• Clinical Response Rate [ Time Frame: Data collected as part of protocol 709012 at baseline, week 2, 4, 6, 8, 12, 16, 20, and 24 ]
    Clinical response on the HAM-A was defined as a 50% or greater reduction from baseline to last value with the 24-week open label medication phase.

  • 50 Percent or Greater Reduction in PSWQ Score [ Time Frame: Data collected as part of protocol 709012 at baseline, week 12, and week 24 ]
    Clinically significant change was defined on the PSWQ as an estimated (based on linear mixed effects model) endpoint score of less than 50.9. This score was calculated using the PSWQ normative data provided by Gillis, Haaga, and Ford (1995) and the baseline PSWQ mean and standard deviation (SD) from the current sample. The PSWQ mean and SD from the normative and current GAD samples were entered into the Jacobson et al. (1984) formula "c" for clinically significant change. This method provides a cutoff indicating whether or not the level of functioning by a patient is statistically more likely to be in the functional rather than the dysfunctional population.


Enrollment: 69
Study Start Date: October 2006
Study Completion Date: March 2008
Primary Completion Date: March 2008 (Final data collection date for primary outcome measure)
Arms Assigned Interventions
Experimental: Combined Treatment
Patients who receive combined cognitive behavioral therapy (CBT) plus medication (venlafaxine XR, flexibly dosed between 75-225 mg/day) treatment for GAD. CBT was once/week sessions for 12 weeks. Medication continued for the full 6 months.
Behavioral: Cognitive Behavioral Therapy
This cognitive behavioral therapy for GAD has a cognitive restructuring component and an applied relaxation component. Patients will be educated about the nature of anxiety and be trained in the recognition and monitoring of situational, physiological, cognitive, and behavioral cues associated with anxious responding. They will be guided through copings skill rehearsals in addition to imaginal and in vivo exposure to anxiety cues. This cognitive behavioral treatment will consist of 1 to 1.5 hour sessions of psychotherapy, which will be held once weekly over a period of 12 weeks.
Drug: Venlafaxine XR
Venlafaxine XR, 75-225 mg/d, oral administration. 14 days at 75 mg/d, 150 mg/d for the remaining 6 months, 225 mg/3 for patients unimproved at week 6, tapered at 75 mg/week (this intervention is provided by protocol 709012).
Other Name: Effexor extended release
Active Comparator: Venlafaxine XR 75-225 mg alone
These patients receive only medication treatment for GAD. Patients take venlafaxine (flexibly dosed from 75-225 mg/day) as part of NCT00183274 and are assessed over a 6 month period. Medication continued for the full 6 months.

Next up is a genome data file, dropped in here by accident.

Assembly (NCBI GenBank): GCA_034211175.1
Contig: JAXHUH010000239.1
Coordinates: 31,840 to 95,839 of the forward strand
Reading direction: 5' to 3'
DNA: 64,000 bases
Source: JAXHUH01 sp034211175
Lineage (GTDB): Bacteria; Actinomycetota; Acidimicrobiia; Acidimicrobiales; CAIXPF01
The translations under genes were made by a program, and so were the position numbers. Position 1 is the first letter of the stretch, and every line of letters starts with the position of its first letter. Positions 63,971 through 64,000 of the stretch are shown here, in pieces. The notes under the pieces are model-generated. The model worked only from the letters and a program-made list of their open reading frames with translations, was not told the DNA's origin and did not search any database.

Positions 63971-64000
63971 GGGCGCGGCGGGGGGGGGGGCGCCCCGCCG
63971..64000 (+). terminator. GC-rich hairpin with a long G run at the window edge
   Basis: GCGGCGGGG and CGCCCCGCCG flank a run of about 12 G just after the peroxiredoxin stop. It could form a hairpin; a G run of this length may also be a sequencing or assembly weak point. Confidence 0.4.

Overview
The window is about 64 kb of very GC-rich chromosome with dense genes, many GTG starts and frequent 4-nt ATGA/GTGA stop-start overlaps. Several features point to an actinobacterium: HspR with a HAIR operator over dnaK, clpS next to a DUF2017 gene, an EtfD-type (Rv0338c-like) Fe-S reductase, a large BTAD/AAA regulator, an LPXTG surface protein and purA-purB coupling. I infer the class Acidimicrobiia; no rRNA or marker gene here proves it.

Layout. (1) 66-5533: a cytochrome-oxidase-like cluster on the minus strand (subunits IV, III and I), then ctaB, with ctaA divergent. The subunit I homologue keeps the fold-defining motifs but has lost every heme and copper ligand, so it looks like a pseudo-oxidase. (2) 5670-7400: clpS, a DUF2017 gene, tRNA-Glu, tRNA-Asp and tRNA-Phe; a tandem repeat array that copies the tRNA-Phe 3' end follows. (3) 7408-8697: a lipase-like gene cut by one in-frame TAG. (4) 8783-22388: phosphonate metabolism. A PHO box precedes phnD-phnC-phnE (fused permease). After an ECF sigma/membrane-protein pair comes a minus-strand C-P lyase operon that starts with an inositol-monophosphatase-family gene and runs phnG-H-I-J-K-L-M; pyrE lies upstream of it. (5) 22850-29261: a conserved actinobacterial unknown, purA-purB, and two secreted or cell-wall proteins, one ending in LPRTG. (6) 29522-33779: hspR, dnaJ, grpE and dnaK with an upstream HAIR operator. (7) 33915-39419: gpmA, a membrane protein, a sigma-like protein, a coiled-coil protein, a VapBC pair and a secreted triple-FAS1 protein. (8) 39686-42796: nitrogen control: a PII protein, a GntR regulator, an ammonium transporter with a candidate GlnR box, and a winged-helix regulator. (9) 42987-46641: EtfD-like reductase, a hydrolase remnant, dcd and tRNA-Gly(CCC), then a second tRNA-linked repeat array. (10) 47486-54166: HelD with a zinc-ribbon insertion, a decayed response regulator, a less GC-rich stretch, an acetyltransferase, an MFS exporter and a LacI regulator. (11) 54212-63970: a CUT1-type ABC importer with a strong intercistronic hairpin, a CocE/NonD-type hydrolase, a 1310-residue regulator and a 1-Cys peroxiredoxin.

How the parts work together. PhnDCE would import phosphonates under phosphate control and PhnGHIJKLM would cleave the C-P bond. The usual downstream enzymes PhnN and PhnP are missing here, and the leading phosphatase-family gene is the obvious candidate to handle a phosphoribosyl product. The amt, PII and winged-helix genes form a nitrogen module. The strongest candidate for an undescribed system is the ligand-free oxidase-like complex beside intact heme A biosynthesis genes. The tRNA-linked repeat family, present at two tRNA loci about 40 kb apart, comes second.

Drug: Venlafaxine XR
Venlafaxine XR, 75-225 mg/d, oral administration. 14 days at 75 mg/d, 150 mg/d for the remaining 6 months, 225 mg/3 for patients unimproved at week 6, tapered at 75 mg/week (this intervention is provided by protocol 709012).
Other Name: Effexor extended release

Detailed Description:

The specific aims of this study are to collect preliminary data relevant to the following hypotheses:

  1. Primary Hypothesis: Acute phase improvement for combined cognitive behavioral therapy (CBT) plus medication will be superior to medication alone.
  2. Secondary Hypotheses: Combined CBT plus medication will be superior to medication alone on a number of secondary outcome measures, including the core feature of GAD (worry), depressive symptoms, functional impairment, and quality of life.
  3. Additional Exploratory Aim: We will explore the comparative relapse rates for the combined CBT plus medication treatment and the medication alone treatment condition at 6-month follow-up.
  Eligibility

Ages Eligible for Study:   18 Years and older   (Adult, Senior)
Sexes Eligible for Study:   All
Accepts Healthy Volunteers:   No
Criteria

Inclusion Criteria:

  • GAD diagnosis by structured interview
  • Hamilton Anxiety Scale score of 18 or less
  • Clinical Global Impressions Scale score of at least 4
  • Hamilton Depression Scale score of 18 or less
  • Hamilton Depression Scale suicide item score less than 2
  • Use of an effective form of contraception throughout the s

Exclusion Criteria:

  • Hypersensitivity to venlafaxine XR
  • History of seizures
  • Episode of major depressive disorder in the previous 6 months
  • History of any psychotic illness, bipolar disorder, or dementia
  • Substance abuse and dependence during the past 6 months
  • Other anxiety disorders with the exception of social phobia as long as GAD is primary
  • Regular use of anxiolytics or antidepressants within 7 days of study onset
  • Use of fluoxetine or monoamine oxidase inhibitors within 28 days of study onset (low dose usage of benzodiazepines will not prevent participation)
  • Use of other psychotic medication besides benzodiazepines
  Contacts and Locations
Choosing to participate in a study is an important personal decision. Talk with your doctor and family members or friends about deciding to join a study. To learn more about this study, you or your doctor may contact the study research staff using the Contacts provided below. For general information, see Learn About Clinical Studies.

Please refer to this study by its ClinicalTrials.gov identifier: NCT00620776

Locations
United States, Pennsylvania
University of Pennsylvania, 3535 Market Street, Suite 650
Philadelphia, Pennsylvania, United States, 19104
Sponsors and Collaborators
University of Pennsylvania
National Institute of Mental Health (NIMH)
Investigators
Principal Investigator: Paul Crits-Christoph, PhD University of Pennsylvania
  More Information

Responsible Party: Paul Crits-Christoph, Professor of Psychology in Psychiatry, University of Pennsylvania
ClinicalTrials.gov Identifier: NCT00620776     History of Changes
Other Study ID Numbers: 802307
5R34MH072678-02 ( US NIH Grant/Contract Award Number )
Study First Received: February 7, 2008
Results First Received: October 31, 2016
Last Updated: December 23, 2016
Individual Participant Data  
Plan to Share IPD: No

Keywords provided by Paul Crits-Christoph, University of Pennsylvania:
Generalized Anxiety Disorder
Cognitive Behavioral Therapy
Psychotherapy plus medication
Combined treatment

Additional relevant MeSH terms:
Disease
Anxiety Disorders
Pathologic Processes
Mental Disorders
Venlafaxine Hydrochloride
Serotonin and Noradrenaline Reuptake Inhibitors
Neurotransmitter Uptake Inhibitors
Membrane Transport Modulators
Molecular Mechanisms of Pharmacological Action
Neurotransmitter Agents
Physiological Effects of Drugs
Antidepressive Agents, Second-Generation
Antidepressive Agents
Psychotropic Drugs

ClinicalTrials.gov processed this record on May 25, 2017